With giving back to the ocean at the heart of SLO, their active cause is currently focused on combatting plastic pollution, since it’s estimated that there are over 5.25 trillion plastic particles currently floating around in the world’s oceans, negatively impacting marine, terrestrial, freshwater and ecosystems, and the organisms that live in these habitats. 

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The high luxury Clean Lines collection launching next month is delicately crafted in a small factory in Italy. The monochromatic Clean Lines collection is made from high-quality FSC certified Yulex Pure – a plant-based alternative to conventional, non-renewable neoprene. 

Designed for the active ocean lover, Clean Lines boasts classic, athletic-cut sports crops and one-pieces with zip front and contoured panels, paired with classic-cut, high waist or cheeky bikini bottoms to sculpt to the silhouette and support for an action-packed day in the water. All of this, whilst dedicated to causing the least possible environmental harm.




Hailing from the Cornish coastline in the UK, sand&palm is handmade in Newquay by founder Vicki Jones in her seaside studio. With zero waste at the forefront of sand&palm, items are made to order, with minimal amounts of stock so nothing goes to waste. 

Sand&palm’s lycra comes from 100% regenerated nylon from ghost fishing nets, as well as other post consumer plastic waste, their bikini bags made from organic calico, and organic hemp utilised in their apparel and beachwear. Hemp is one of the most sustainable crops on the planet, and is beautifully soft against the skin. 


Adding to the mix the fact sand&palm’s tags are made from 100% recycled paper, the tag string organic hemp, and the cardboard packaging 100% recycled paper, and we have a strong forerunner in sand&palm for sustainability best practice.

Oh yeah, and their suits are absolutely, CUTE AF.

A post-consumer initiative enocurages customers not to throw suits away - sand&palm encourage offering to a friend, exchange them for something else, take them to a clothing bank or a charity shop.

Shop sand&palm 




If Tilia Rose’s awesome shark-print suits don’t hook you straight off the bat, then a deeper look at their sustainability practices may draw you in.

Working from a fair trade, ethically verified factory which provides healthy, safe working space, good living wage, no forced labour and complete transparency, Tilia Rose produce a small amount of swimwear with each order which is much kinder on the environment. None of their swimwear is seasonal, meaning they don't throw any of it away. No fast-fashion here.

Utilising non-toxic inks, their next new designs being dropping soon will be made from 100% recycled plastic. They also send out their pieces in compostable packaging so its eco friendly from start to finish.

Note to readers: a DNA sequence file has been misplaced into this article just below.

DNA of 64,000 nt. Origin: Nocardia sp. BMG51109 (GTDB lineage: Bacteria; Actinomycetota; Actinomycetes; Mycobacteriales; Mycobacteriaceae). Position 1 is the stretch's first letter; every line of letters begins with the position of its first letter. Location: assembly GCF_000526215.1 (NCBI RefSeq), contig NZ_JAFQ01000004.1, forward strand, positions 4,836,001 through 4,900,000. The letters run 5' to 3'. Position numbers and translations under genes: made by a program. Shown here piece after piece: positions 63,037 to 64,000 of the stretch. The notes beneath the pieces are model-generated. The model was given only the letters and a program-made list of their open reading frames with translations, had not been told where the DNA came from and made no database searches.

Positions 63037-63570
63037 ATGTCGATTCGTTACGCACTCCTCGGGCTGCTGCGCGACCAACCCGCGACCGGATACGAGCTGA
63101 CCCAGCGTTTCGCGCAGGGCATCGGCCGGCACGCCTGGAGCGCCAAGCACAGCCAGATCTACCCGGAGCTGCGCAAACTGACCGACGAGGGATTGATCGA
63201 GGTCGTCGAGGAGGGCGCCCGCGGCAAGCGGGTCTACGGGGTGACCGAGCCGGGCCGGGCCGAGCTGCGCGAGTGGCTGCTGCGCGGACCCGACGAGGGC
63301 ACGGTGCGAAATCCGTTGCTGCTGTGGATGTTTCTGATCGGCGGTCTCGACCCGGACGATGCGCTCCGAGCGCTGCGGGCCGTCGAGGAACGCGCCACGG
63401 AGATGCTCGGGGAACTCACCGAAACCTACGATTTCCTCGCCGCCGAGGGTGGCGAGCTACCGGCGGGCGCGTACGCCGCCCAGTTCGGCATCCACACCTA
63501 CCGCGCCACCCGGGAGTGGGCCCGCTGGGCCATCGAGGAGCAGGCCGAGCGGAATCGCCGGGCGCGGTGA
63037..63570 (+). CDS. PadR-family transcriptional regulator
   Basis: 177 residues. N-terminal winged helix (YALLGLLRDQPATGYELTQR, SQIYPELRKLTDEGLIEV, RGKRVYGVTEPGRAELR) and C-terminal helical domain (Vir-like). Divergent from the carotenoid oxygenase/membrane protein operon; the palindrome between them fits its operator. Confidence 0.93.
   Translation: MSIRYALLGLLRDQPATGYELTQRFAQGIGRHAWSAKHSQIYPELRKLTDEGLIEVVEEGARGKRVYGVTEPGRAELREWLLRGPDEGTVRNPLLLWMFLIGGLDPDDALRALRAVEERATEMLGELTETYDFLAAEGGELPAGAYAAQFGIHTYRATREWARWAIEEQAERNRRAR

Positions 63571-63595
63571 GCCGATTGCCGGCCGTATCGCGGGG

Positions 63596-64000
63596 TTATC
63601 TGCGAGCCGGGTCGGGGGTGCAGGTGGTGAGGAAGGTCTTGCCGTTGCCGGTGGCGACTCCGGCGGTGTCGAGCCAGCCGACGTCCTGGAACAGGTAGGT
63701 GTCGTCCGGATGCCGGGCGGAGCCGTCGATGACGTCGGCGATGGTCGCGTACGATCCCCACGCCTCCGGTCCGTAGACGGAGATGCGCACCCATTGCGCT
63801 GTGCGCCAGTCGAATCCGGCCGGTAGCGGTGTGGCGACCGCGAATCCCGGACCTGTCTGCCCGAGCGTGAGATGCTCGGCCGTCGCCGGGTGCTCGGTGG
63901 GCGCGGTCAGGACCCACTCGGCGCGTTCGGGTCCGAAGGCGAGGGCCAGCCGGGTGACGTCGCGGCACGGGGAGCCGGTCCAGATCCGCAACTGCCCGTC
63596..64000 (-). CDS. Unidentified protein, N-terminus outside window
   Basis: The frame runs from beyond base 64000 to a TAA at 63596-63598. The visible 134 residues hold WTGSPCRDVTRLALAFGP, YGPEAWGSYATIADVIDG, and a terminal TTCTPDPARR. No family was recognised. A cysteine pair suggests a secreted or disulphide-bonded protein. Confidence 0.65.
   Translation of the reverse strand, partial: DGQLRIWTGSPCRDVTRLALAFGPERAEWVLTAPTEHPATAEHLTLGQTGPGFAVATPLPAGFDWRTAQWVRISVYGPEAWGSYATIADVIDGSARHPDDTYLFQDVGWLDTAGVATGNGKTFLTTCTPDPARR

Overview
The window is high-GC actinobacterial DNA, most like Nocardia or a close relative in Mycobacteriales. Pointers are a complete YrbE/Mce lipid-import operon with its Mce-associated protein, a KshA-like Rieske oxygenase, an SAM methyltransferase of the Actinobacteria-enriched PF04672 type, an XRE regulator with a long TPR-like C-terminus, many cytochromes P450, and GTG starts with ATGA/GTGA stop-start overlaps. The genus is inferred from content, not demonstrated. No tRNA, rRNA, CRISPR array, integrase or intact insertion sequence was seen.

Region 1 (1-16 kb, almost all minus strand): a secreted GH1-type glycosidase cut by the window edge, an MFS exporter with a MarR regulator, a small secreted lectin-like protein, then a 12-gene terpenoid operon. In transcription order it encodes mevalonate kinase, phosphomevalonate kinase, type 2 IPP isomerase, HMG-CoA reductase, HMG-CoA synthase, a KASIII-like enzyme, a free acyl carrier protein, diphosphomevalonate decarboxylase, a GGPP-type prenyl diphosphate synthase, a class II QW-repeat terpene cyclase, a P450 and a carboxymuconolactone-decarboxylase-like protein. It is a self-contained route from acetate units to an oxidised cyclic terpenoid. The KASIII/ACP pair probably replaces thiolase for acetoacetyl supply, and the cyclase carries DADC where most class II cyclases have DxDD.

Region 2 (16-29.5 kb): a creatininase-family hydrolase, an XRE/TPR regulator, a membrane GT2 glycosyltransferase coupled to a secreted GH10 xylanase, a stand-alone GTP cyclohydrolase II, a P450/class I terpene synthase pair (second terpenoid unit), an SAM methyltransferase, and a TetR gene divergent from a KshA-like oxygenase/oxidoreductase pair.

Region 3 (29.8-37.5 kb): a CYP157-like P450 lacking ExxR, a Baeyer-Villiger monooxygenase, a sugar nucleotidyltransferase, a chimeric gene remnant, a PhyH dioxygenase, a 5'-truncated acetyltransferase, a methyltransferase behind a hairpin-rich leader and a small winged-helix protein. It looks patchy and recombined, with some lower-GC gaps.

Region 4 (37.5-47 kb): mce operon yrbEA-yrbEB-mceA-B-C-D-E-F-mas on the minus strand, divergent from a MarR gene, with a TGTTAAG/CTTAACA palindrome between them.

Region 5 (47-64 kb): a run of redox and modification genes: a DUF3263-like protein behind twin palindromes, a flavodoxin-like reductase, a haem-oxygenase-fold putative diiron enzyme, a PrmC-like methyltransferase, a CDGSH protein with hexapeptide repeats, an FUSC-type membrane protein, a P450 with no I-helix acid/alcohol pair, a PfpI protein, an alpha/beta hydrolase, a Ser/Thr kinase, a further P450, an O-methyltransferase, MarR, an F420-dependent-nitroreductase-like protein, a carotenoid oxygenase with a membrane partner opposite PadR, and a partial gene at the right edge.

We heart their radical shark and dino-print one pieces and bikinis, which we road-tested out in the water and stand the test of shred.


Tilia Rose Swim is a brand created for active women by active women. We believe practical swimwear doesn't need to be boring and so have created a range with bold colours and boyish prints. We use real active women in hope to inspire younger women by showing them just how strong and incredible women can be. On top of this all of our swimwear is sustainable and comes in 100% compostable packaging.'

Shop Tilia Rose Swim

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Tide + Seek had us at Hello with their summer-drenched designs, rad-detailed suits and bright colour hues.

New to the market, and a testament to the fact that sustainable swimwear doesn’t equate to bland, Tide + Swim importantly also boast a strong commitment to sustainable best practice.

Featuring playful prints and athletic-inspired silhouettes, the 30-piece collection features printed swimsuits, colourful bikinis, beach-ready pieces made using 100% recycled Repreve fabric and loaded with UV 50 protection.

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We dig Tide + Seek’s candy floss colours, high cut leg suits, lattice back detailing and strong-eco commitment to boot. And with prices from £12, it’s swimwear that’s friendly on the purse strings too.

Shop Tide + Seek

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London based Deakin and Blue were galvanised to start up their sustainable and body-positive swimwear brand after “learning that 500,000 women have given up swimming, and 1 in 2 mums have stopped taking their children to learn to swim because of body image concerns.”

With this in mind, their recently launched SS19 collection is designed to empower “every body to hit the water with confidence.” 

All Deakin and Blue swimwear to date is crafted from ECONYL® - a 100% regenerated yarn, and made in London by their team of seamstresses. With great fit in mind, every piece is shoppable by dress and bust size to ensure a perfect fit, whatever your shape or size.

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“In a month where Nasa has cancelled an all-female space walk because of a lack of suitable space suits, I feel now, more than ever, the responsibility of ensuring women have the right kit to allow them to enjoy sport, compete at the highest levels and, yes, walk in space!”

(Rosie Cook, Founder Deakin and Blue)

Deakin and Blue’s sustainablity efforts range from their choice of fabrics, partners and packaging, all the way down to the organisations they partner with. One partnership includes the Marine Conservation Organisations, so that for every swimsuit they sell, the Marine Conservation Organisations remove 2kg rubbish from beaches and oceans world wide. 

Shop Deakin and Blue


Mad To Live hope you dig the Sustainable Swimwear guide.

We will continue to actively shine a light on businesses that are working tirelessly to keep our beautiful Planet Earth clean, and forever tip our hats to those that are.

Find out more on charities and organisations that you can get involved with including:

Surfers Against Sewage


Ocean Conservancy

UK Plastics PACT

We are huge advocates of Take3 ‘s premise, which encourages you to remove 3 pieces of trash from any beach or water spot you have visited.

Sophie EverardComment